Having Regrets at Christmas?

As another year winds downs, many of us look back and feel some regret for things either done or left undone. Maybe we regret not spending more time with family or friends. Maybe we spent too much money. Maybe we spoke words in anger that tore apart a good relationship. Maybe we try to mask over our regrets by staying super busy. Christmastime can definitely bring up some regrets. What if I told you, however, that there are healthy ways to deal with regret that could make this season joyous and freeing?


In Acts 20, the writer records one of Paul’s final conversations with some of his closest friends in a place called Ephesus. Paul was quite reflective with his buddies and recounted some of the “severe testing” that took place in his career (Acts 20:19). Paul was nothing but honest! He even threw his hands up on occasion and wondered why he did things he didn’t really want to do (Romans 7). Yet, Paul landed on one of the key components of dealing with regrets. He said, “I consider my life worth nothing to me; my only aim is to finish the race and complete the task the Lord Jesus has given me—the task of testifying to the good news of God’s grace” (Acts 20:24).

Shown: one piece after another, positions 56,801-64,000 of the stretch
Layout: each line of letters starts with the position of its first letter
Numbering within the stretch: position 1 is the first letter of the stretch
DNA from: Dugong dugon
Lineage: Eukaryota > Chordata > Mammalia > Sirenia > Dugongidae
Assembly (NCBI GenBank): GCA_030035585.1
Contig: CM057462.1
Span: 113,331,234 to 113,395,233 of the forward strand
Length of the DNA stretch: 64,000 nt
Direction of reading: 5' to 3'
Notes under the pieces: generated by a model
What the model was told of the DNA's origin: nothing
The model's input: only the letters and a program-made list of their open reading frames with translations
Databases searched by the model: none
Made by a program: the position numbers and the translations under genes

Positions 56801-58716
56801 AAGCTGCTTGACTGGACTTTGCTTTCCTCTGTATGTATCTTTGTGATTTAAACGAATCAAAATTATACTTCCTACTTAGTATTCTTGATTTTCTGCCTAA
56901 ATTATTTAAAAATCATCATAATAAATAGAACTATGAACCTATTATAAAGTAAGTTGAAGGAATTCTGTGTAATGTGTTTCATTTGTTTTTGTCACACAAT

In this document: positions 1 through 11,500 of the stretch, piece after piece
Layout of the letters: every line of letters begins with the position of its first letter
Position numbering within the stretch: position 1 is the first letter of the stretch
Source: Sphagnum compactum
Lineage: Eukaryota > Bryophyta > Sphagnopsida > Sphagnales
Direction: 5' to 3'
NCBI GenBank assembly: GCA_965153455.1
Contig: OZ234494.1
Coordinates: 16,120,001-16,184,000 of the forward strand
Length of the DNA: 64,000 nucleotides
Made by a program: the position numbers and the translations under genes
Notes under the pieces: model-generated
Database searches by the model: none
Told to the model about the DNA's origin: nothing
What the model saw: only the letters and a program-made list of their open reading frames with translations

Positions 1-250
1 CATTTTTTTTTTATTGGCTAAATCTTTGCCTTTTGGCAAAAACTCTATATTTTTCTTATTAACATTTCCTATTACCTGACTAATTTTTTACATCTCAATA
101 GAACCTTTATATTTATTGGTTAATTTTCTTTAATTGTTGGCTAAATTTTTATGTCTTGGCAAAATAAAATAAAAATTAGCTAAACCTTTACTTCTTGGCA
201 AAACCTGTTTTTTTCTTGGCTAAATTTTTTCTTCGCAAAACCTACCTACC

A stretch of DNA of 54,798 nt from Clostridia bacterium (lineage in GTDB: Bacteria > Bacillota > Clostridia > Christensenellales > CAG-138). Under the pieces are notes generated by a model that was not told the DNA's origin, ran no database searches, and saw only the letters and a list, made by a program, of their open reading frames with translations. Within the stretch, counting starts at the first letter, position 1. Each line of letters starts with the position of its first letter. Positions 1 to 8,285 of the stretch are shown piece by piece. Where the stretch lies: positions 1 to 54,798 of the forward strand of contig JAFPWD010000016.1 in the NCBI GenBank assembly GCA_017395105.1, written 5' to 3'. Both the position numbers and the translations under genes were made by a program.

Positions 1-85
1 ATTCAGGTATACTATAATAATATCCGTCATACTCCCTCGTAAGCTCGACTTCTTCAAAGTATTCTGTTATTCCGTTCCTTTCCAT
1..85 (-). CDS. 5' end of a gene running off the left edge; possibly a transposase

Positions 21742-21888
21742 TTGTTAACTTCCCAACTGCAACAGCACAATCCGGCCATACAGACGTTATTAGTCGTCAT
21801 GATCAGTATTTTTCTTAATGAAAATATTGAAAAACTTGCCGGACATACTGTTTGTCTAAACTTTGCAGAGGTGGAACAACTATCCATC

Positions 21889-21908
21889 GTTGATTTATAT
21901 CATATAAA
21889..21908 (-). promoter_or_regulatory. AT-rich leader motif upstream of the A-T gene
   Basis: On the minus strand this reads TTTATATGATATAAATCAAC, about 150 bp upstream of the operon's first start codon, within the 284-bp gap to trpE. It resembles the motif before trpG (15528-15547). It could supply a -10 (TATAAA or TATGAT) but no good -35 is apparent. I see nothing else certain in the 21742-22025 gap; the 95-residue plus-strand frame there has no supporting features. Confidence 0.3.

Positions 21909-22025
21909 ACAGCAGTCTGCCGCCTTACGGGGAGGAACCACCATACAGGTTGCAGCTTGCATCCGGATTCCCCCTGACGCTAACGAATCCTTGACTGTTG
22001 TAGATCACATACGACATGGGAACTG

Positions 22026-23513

Michael Godfrey of Baylor University says that there are three ingredients to living without regret. Paul’s statement contains all three ingredients which are also relevant to us. The first ingredient is thoughtful planning. In other words, plan to work out of your unique self. Paul’s chief aim was to complete the task that God gave him. He worked in his strengths, and that made all the difference. Dr. Godfrey says it like this: “Don’t get so deeply involved in what you have to do that you completely lose connection with what you love to do.”


The second ingredient is taking action. Paul’s conversation in Ephesus took place just as he headed towards certain martyrdom. He would not be deterred from his goal. That is, Paul had great boundaries and asserted himself according to his responsibility to fulfill God’s calling.


The third ingredient is living in the present. Ask yourself today: What is the most important this that I can do in the time that I have? You may consider asking this question of God, as well. God will give you direction and guidance as to the paths that He desires you travel.


I pray that we can mix these three ingredients together and be set free from regret this Christmas season!